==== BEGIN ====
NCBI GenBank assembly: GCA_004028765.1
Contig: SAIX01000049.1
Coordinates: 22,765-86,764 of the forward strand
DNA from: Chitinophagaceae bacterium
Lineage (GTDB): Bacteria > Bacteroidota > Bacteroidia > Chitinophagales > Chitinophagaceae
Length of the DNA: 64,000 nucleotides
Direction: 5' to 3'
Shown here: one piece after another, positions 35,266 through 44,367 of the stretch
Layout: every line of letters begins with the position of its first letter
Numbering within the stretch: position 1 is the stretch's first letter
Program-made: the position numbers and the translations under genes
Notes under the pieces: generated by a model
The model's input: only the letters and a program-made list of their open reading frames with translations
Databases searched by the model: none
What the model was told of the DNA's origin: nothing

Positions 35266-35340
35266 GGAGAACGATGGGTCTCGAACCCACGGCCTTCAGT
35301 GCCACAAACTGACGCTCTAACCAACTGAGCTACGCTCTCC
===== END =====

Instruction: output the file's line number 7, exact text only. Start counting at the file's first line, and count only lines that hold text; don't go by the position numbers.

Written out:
Direction: 5' to 3'